And so the transition continues. The company that pioneered online auctions now clearly seems to be repositioning itself as an ecommerce platform powerhouse with another large investment, this time by purchasing GSI Commerce for a reported $2.4 billion.
For as long as I can remember there have been rumblings within the eBay seller community about increased fees, changing guidelines, and the general perception that they were being pushed out in order to clear space for large retailers. It’s no secret that eBay has been schmoozing big retailers for some time now, but the acquisition of GSI will provide immediate access to hundreds of large, established and identifiable brands. For eBay sellers large or small, this may either be a massive opportunity to cross sell, or it could serve as the final insult.
Let’s be honest though, this is the kind of move that eBay had to make for the sake of longevity, and it’s another telling sign that the company is willing to risk patronizing its existing seller base to reinvent its core ecommerce business. There’s no doubt this also means taking on new challenges in an effort to mitigate others, and a whole new set of back end upgrades will be required to support fulfillment as eBay continues to veer away from auctions and more toward an excess inventory, online retailer approach.
There’s no doubt that eBay’s revenue has lagged significantly over the past few years, and the commerce end of the business clearly has some work to do if it hopes to ever match the growth of their payments division. In fact, PayPal has projected that their revenue will double by 2013, bringing it in the neighborhood of $6 to $7 billion.
With the success that Paypal has accomplished since its slow start back in 1998, the acquisition of GSI has an ability to provide the outreach of a massive enterprise ecommerce platform that will no doubt expand the already broad reach of the eBay payment system.
Since the novelty of auction sites started to wane, PayPal is where the growth has been for eBay (over the next few years it could account for nearly half of eBay’s revenue), and although that’s good news for the company, I can’t imagine that’s the direction they envisioned the business heading. But with the 49% stake eBay now owns in open source ecommerce platform creator Magento, and with the outright purchase of GSI, it seems that CEO John Donahoe has no intention of loosing focus on sparking sales growth and finding a way to take an early lead in the mobile market. It’ll be interesting to see how the new eBay unfolds.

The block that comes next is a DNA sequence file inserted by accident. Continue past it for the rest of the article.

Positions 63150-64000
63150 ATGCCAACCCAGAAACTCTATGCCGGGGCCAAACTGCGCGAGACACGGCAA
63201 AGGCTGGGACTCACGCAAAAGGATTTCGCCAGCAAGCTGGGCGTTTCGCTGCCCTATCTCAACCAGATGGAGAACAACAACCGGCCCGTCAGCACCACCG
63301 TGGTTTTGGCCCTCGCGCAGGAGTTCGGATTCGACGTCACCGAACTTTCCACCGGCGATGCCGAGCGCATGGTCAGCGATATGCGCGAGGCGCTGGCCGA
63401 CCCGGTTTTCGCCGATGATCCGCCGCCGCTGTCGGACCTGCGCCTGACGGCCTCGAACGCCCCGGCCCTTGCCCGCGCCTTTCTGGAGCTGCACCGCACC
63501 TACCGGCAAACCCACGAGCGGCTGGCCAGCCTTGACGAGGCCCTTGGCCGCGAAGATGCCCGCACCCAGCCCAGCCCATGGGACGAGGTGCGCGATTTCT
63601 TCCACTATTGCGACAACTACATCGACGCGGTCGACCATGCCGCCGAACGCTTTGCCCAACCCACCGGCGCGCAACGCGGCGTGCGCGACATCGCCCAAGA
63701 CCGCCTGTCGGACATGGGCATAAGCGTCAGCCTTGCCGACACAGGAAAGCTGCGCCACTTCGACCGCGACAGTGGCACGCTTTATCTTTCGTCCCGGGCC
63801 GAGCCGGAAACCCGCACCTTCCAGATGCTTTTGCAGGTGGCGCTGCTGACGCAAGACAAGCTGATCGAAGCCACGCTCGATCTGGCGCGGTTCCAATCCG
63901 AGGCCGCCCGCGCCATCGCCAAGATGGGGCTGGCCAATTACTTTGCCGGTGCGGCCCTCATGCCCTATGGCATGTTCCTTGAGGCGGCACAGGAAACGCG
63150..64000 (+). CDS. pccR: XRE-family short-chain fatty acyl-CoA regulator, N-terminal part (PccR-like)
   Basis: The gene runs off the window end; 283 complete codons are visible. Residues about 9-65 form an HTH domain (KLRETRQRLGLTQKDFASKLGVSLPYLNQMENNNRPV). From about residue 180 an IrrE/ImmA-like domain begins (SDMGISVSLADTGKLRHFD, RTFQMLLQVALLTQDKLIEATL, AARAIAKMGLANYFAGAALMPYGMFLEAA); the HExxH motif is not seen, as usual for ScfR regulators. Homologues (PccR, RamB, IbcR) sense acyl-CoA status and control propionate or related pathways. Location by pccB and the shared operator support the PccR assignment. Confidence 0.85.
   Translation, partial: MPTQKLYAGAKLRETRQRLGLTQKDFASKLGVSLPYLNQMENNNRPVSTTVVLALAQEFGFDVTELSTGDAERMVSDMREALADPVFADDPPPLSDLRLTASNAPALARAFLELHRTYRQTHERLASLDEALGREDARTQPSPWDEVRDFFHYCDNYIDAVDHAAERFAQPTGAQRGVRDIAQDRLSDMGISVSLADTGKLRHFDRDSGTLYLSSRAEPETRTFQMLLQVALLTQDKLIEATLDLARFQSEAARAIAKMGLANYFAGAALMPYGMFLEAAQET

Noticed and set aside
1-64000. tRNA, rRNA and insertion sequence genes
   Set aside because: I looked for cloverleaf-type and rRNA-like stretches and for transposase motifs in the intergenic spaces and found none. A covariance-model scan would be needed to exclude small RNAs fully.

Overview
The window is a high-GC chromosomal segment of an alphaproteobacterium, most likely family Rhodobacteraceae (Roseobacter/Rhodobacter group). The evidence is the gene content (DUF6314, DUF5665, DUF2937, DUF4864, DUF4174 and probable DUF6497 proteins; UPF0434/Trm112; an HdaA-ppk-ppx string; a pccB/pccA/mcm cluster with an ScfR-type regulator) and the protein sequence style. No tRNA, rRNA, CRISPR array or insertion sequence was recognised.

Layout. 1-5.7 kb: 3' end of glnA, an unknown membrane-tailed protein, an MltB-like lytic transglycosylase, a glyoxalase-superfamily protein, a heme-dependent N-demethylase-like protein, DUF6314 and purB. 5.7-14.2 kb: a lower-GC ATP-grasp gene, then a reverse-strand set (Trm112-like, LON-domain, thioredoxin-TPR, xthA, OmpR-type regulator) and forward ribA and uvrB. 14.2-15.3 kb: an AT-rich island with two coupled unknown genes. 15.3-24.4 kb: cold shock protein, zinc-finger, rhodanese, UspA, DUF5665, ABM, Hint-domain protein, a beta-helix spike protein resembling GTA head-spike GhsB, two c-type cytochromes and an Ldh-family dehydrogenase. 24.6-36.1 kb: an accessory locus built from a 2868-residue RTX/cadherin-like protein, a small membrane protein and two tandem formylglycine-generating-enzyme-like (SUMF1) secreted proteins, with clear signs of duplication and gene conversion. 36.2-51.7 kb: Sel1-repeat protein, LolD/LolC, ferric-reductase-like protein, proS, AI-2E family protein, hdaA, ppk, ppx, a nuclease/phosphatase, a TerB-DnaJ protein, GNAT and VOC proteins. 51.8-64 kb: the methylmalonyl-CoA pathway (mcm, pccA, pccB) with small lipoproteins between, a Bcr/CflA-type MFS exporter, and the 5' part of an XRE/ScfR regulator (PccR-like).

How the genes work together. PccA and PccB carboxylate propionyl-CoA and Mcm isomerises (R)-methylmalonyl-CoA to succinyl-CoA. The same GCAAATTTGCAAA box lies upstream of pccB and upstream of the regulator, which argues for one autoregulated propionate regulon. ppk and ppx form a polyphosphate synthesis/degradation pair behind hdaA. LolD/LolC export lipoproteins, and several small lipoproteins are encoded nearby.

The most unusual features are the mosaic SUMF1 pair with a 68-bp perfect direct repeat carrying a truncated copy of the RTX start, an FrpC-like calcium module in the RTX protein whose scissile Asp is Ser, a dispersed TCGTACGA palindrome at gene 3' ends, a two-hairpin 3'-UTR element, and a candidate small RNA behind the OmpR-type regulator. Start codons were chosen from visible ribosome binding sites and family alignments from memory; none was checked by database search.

On a slightly different note, it’s been a week since eBay announced it was buying GSI, but it only took six days for a lawsuit to emerge. God Bless America.
In case you don’t follow the ticker:
•eBay’s all time high stock price was just over $58 in December 2004
•Historical low was just above $10 in March 2009
•The closing price yesterday, March 31, 2011, was $31.04
Jared Matkin is a staff writer for HotWax Media with a background in PR, Branding and Marketing. He’s also a light-hearted and an opinionated character who will join other HotWax Media employees and advisers in periodically posting his thoughts on topics ranging from enterprise eCommerce to business and technology.
HotWax Systems is the leading global service provider for Apache OFBiz application development, and creators of HotWax Commerce, the world’s leading open-source Unified Commerce Platform. In 2017, HotWax Systems expanded its portfolio to include a full set of consulting services and custom business solutions based on the Moqui Ecosystem of open source projects.